I do not think its possible to use Census data to determine who is car free by choice vs who is carless only due to costs. On the one hand there are people with low incomes, who nonetheless may prefer a biking focused lifestyle say (maybe not in MoCo or FFX, but Im sure some young folks in places like Portland). And there are probably people who are on paper can afford a second car, who face economic constraints (loan repayments, saving for a down payment on a house, etc) that are not going to show up in ACS income figures.

by AWalkerIntheCity on Aug 13, 2013 11:53 am • linkreport

"This data showing how many families in Silver Spring and especially Bethesda live in urban walkable areas but still chose to have 1 car with them really calls into question the demand for no-parking apartments. "

How? it shows 26% of households in downtown bethesda are car free. If 26% of the residents wanted to eat meat, drink alcohol, or own a large screen TV, or not own a TV at all, or drive a minivan, wouldn't we consider that enough demand to warrant allowing it? For most products 26% market penetration is pretty good. Why is 26% carfree questioning the demand for parking free apartments, rather than confirming it?

Would only 90% car free confirm the demand? Thats seems like a needlessly high bar.

by AWalkerIntheCity on Aug 13, 2013 12:00 pm • linkreport

This data showing how many families in Silver Spring and especially Bethesda live in urban walkable areas but still chose to have 1 car with them really calls into question the demand for no-parking apartments.

No, it doesn't. Unless you want to ignore more than a quarter of the people. That is a huge portion of the population!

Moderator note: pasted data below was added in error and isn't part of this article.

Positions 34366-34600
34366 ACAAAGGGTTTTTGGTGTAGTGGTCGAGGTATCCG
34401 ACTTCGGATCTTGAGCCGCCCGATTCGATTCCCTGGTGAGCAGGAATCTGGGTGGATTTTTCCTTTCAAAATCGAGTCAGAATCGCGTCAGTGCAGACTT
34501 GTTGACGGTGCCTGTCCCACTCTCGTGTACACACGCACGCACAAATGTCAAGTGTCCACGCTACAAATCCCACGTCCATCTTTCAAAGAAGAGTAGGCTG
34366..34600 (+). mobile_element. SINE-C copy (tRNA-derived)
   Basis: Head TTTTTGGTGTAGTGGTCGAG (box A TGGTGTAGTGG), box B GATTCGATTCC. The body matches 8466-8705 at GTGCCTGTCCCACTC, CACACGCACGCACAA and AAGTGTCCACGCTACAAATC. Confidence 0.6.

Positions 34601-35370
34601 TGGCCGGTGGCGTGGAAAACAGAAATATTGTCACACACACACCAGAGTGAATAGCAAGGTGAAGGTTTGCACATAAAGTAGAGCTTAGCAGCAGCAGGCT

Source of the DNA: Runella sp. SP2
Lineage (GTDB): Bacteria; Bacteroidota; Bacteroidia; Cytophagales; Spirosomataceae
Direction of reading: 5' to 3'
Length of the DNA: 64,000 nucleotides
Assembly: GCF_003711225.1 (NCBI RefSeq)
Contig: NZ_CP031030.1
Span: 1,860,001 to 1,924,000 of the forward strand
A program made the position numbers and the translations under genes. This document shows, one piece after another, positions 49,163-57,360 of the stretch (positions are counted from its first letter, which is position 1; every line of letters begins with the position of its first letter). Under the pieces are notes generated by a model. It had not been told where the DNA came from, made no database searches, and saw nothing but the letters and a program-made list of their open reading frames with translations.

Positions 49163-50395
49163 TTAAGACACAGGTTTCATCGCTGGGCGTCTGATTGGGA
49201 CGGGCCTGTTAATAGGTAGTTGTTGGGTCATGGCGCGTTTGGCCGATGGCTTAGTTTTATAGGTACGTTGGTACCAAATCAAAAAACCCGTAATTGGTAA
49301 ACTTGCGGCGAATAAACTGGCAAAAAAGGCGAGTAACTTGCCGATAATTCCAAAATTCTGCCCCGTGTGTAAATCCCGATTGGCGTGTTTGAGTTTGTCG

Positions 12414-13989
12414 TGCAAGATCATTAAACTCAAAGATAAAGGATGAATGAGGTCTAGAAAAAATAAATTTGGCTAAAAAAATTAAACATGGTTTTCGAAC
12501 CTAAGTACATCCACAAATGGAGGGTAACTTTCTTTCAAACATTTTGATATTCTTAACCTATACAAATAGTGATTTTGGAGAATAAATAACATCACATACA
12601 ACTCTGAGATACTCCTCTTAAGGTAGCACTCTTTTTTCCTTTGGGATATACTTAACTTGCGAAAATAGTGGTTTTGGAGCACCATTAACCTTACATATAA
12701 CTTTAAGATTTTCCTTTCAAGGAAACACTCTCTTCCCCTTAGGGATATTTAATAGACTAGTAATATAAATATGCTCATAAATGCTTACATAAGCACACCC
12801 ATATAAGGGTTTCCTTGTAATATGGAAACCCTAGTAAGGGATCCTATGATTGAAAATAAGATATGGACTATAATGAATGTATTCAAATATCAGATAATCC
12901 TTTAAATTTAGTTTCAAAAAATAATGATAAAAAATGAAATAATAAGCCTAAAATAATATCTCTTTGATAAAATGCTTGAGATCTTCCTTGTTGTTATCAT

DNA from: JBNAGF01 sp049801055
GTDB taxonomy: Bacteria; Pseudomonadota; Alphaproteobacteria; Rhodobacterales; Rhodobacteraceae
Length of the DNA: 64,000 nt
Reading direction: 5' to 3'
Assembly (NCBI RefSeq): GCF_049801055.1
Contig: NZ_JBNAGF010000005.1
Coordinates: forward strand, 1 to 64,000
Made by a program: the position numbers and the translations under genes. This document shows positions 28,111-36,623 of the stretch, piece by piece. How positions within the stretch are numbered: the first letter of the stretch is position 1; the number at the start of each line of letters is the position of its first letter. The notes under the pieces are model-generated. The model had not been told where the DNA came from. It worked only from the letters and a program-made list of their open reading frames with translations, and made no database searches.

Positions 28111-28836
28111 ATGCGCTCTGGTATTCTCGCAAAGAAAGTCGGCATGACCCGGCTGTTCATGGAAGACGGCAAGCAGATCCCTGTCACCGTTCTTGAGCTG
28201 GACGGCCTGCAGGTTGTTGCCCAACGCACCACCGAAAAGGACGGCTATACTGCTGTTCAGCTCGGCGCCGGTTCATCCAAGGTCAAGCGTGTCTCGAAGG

Second, even if it did question the demand for parking-free buildings, what is the relevant public policy angle for that? If the demand isn't there, then the developer is the one left holding the bag for building something without enough parking (just as they would be holding the bag if they got the unit mix wrong, or the kind of countertops wrong, or any other bit of market demand for various elements of housing).

by Alex B. on Aug 13, 2013 12:16 pm • linkreport

"calling into question car parking requirements" .... how many times do I have to make the point about encouraging self-selection by people who are less reliant on a car cf _Nudge_.

As Fred Kent says: when you design for cars and traffic, you get cars and traffic. when you design for people and places, you get people and places.

2. wrt charlie's point about car-lite and Gull's response including "ownership", while this is a suburban related post, that's an important issue in the city.

Right now most of the city's transportation policies concerning cars privilege car owners at the expense of car users.

E.g., those of us who use Zipcar and car2go pay high fees in part to pay the cost of renting the spaces for the cars. The fee per car is far more than the $35 per year that a car owner pays for an RPP.

People then make the point that the firms are profit making. But I argue that's a distraction. They are serving residents who want access to cars. It's also a key form of demand and supply management. (See the article in the NYT about Hoboken and how of the 3000+ household users, 1/4 gave up at least one residential parking permit.)

And what if, like Communauto in Montreal, Philly Car Share, or the nonprofit in SF, they were nonprofits? (the problem nonprofits have is coming up with the capital to replace cars when they get old. And the SF and Philly nonprofits charge a lot more than Zipcar.)

Frankly, Zipcar and car2go should probably pay a lot less than residents using the street for storage of their cars, because the resource is used a lot more efficiently by car sharing vehicles than the typical car.

by Richard Layman on Aug 13, 2013 12:34 pm • linkreport

I'd love to see similar maps for the entire area.

by andrew on Aug 13, 2013 12:42 pm • linkreport

@Richard Layman: I think the Zipcar issue is an important point for the inner suburbs too.